Innovative New Procedure Helps Local Woman Avoid Double Lung Transplant
“As soon as I woke up, I felt better. … I feel as if I have been given another chance at life!” -Rhonda Zacharias
Rhonda Zacharias woke up in the middle of the night gasping for air.
Her husband quickly realized she couldn’t breathe and called 911.
The 61-year-old, who had COPD for years, was in respiratory failure. The strain caused her blood pressure to plummet, and her heart stopped beating.
First responders resuscitated her twice and took her to Saint Luke’s East Hospital in Lee’s Summit.
After spending two days in the intensive care unit, her already diminished lung capacity was down to less than 20%. She had to start using an oxygen tank around the clock to help her breathe and sleep with a Trilogy ventilator.
“I would get out of breath just doing very simple things like walking across the house,” Rhonda said. “I went from being able to keep up with the granddaughter we are raising, to missing her Starlight Star performances and needing help to get her to all of her appointments. I feared I would die at any moment—when she needs me most. I was just very, very tired.”
Rhonda’s pulmonologist told her it was time to consider a double lung transplant, which is traditionally the best option in severely sick COPD patients. She started respiratory therapy at Saint Luke’s East in anticipation of the surgery.
“After much contemplation, I was very hesitant to undergo the transplant,” Rhonda said. “I was concerned about the survival rate and the horrible amount of recovery needed. It’s also very expensive, and I was going to have to relocate to St. Louis. It was just as scary as could be.”
But one day, her respiratory therapist, Melody Roush, came to her with some big news. She was a possible candidate for a new procedure that could fix her breathing issues and eliminate the need for a double lung transplant.
“I was just thrilled when I found out,” Rhonda said. “I really could not see going through with the double lung transplant and was dreading having that conversation with my family.”
Dr. Tim Saettele, an interventional pulmonologist with Saint Luke’s Pulmonary Specialists, evaluated Rhonda in person. She was a perfect fit for a new endobronchial valve procedure, which is an advanced therapy for emphysema and COPD.
“Rhonda had shortness of breath related to her severe COPD,” Dr. Saettele said. “She was otherwise healthy and was very motivated to feel better. We found that she had too much air in her lungs, which is common in people with COPD. The endobronchial valves are designed to make people feel better by getting rid of some of the extra air.”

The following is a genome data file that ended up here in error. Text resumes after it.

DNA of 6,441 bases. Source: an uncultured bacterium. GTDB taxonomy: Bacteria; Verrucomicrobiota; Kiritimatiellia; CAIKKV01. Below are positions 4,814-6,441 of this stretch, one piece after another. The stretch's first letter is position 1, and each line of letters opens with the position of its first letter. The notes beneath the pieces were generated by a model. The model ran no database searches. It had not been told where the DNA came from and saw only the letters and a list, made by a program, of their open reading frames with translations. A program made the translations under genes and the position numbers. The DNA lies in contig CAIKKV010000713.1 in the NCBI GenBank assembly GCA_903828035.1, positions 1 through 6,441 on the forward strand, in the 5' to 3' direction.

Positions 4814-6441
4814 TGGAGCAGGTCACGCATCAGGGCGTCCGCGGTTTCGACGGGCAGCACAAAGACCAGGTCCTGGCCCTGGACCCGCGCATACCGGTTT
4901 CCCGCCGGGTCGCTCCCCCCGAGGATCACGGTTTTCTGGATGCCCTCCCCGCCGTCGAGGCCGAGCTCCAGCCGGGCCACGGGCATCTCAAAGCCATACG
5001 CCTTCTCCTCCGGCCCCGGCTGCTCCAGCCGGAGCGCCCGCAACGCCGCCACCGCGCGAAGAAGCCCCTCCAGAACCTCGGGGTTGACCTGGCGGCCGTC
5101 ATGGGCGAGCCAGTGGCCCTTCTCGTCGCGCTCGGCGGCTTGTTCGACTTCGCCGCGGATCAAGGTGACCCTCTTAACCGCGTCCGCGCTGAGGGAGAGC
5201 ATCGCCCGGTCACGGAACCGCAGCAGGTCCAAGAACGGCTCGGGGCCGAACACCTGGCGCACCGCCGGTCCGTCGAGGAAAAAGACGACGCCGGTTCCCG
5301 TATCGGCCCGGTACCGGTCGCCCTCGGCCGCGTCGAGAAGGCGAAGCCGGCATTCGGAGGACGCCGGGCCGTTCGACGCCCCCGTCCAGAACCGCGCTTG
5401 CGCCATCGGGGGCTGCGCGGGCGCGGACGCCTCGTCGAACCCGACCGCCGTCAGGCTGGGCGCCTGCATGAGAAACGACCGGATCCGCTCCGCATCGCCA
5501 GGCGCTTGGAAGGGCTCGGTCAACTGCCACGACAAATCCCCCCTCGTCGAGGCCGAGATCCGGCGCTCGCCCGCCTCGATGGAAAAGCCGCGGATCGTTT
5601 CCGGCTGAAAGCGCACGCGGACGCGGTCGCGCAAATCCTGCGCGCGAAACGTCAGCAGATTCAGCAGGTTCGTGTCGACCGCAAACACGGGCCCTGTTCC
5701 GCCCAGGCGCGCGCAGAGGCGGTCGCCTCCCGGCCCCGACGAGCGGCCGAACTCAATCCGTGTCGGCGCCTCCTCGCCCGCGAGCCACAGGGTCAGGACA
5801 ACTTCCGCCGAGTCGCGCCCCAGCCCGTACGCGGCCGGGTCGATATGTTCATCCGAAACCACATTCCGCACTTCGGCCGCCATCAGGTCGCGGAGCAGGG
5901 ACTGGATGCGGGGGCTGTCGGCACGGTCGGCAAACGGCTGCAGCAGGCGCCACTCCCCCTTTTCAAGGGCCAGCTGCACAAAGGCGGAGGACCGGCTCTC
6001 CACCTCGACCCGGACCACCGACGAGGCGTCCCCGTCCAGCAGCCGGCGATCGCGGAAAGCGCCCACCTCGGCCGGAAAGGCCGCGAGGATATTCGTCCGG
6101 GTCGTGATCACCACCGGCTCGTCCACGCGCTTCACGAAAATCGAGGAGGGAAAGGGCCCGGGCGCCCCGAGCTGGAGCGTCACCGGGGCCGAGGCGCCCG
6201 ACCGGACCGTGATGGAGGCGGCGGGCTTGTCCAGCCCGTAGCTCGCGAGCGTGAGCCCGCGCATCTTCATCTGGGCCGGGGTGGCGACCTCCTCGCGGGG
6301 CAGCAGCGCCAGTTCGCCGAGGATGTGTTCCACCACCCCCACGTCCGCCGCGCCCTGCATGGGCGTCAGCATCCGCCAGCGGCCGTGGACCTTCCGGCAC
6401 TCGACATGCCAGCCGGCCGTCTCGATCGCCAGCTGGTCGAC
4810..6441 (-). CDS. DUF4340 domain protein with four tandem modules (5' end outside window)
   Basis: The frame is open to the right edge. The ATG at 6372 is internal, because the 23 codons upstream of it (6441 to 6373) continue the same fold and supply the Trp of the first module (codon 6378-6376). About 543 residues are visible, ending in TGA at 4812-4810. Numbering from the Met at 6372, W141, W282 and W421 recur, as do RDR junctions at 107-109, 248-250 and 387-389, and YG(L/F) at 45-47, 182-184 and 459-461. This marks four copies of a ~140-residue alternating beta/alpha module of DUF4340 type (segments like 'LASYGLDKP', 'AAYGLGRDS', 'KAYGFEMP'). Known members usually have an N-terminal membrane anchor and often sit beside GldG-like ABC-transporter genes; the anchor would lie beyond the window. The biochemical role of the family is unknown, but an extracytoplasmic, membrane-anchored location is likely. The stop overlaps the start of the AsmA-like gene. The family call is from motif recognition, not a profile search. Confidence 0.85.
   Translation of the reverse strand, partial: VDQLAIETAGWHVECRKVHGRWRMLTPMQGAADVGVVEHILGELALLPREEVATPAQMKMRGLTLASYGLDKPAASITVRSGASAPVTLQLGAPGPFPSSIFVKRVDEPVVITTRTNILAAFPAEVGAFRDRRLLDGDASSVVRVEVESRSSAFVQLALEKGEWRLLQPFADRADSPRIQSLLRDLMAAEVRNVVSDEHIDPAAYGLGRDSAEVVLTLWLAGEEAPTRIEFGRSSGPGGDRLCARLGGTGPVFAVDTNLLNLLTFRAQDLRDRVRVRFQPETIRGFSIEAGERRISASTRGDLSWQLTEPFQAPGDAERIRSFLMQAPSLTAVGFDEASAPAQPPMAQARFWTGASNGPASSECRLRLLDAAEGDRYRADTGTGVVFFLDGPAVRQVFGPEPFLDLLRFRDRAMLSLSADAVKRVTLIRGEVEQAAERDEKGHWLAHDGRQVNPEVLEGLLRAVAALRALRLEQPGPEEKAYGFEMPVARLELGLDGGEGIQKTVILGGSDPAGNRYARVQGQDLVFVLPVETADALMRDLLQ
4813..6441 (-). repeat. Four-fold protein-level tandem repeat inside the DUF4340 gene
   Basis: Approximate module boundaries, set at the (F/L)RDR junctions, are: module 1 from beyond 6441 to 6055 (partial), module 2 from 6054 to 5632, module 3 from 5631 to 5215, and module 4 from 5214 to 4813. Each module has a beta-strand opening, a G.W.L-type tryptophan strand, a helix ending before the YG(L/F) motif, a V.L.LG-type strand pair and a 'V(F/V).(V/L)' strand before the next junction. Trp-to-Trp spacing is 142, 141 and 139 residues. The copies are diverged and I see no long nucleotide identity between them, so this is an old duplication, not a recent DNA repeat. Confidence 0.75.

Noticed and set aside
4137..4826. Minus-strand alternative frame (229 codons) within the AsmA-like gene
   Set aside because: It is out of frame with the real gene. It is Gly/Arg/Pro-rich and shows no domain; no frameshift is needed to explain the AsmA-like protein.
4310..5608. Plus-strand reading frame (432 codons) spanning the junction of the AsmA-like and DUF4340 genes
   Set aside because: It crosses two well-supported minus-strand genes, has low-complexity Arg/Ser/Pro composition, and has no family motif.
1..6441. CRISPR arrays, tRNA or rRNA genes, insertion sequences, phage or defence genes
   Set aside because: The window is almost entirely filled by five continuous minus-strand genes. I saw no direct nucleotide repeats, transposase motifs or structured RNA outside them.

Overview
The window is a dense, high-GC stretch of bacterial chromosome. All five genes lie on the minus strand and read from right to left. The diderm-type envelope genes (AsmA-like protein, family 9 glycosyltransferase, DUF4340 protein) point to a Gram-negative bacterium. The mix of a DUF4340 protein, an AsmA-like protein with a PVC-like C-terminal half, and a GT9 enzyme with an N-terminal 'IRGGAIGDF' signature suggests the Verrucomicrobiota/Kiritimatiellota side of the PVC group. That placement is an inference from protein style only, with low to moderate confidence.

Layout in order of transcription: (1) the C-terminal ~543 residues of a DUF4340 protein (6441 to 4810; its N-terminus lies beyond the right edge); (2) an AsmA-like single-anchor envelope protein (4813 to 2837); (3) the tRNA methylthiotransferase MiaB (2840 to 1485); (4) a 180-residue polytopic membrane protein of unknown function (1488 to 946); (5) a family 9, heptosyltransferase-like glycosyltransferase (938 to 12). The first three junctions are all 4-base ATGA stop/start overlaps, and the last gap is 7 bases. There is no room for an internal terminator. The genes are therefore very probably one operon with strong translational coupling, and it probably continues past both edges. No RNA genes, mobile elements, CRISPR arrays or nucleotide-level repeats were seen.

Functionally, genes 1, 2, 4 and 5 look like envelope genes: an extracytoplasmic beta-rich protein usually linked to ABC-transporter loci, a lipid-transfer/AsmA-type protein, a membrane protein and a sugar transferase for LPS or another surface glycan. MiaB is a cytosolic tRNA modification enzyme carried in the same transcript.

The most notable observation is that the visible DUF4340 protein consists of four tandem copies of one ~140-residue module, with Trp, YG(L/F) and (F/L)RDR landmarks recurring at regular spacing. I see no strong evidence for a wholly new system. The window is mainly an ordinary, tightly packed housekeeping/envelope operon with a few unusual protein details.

A little over a month later, Rhonda checked in to the hospital to undergo the new procedure.
Dr. Saettele performed a bronchoscopy to go into her lungs with a special camera. Once he found the severely diseased area in her lungs, he was able to block it off with the new valve devices, which are as small as a dime.
“After it was blocked off, that section of lung deflated of its air, and the healthier lung had more room to expand and do its job better,” Dr. Saettele said. “This allowed her to feel less short of breath.”
After the procedure, Rhonda noticed an immediate difference.
“As soon as I woke up, I felt better,” she said.
After a short recovery period, Rhonda completed pulmonary rehab to get the full benefit of her treatment.
Today, she is back to a more active lifestyle and can enjoy doing things without running out of breath or the constant need of an oxygen tank. She also has more energy to keep up with her two new dogs, Stella and Luna, which have kept her busy at home during the coronavirus pandemic.
“Rhonda was not scared to take the risk of a new procedure and put in the necessary work,” Dr. Saettele said. “Because of that, she was really able to improve her quality of life for the better.”
“Everyone tells me I even look so much better now—I look alive,” Rhonda said. “I feel as if I have been given another chance at life!”
Patients from across the Midwest have traveled to Saint Luke’s Health System for the innovative therapy. Saint Luke’s Health System was the first in Kansas and Missouri to perform the new endobronchial valve procedure.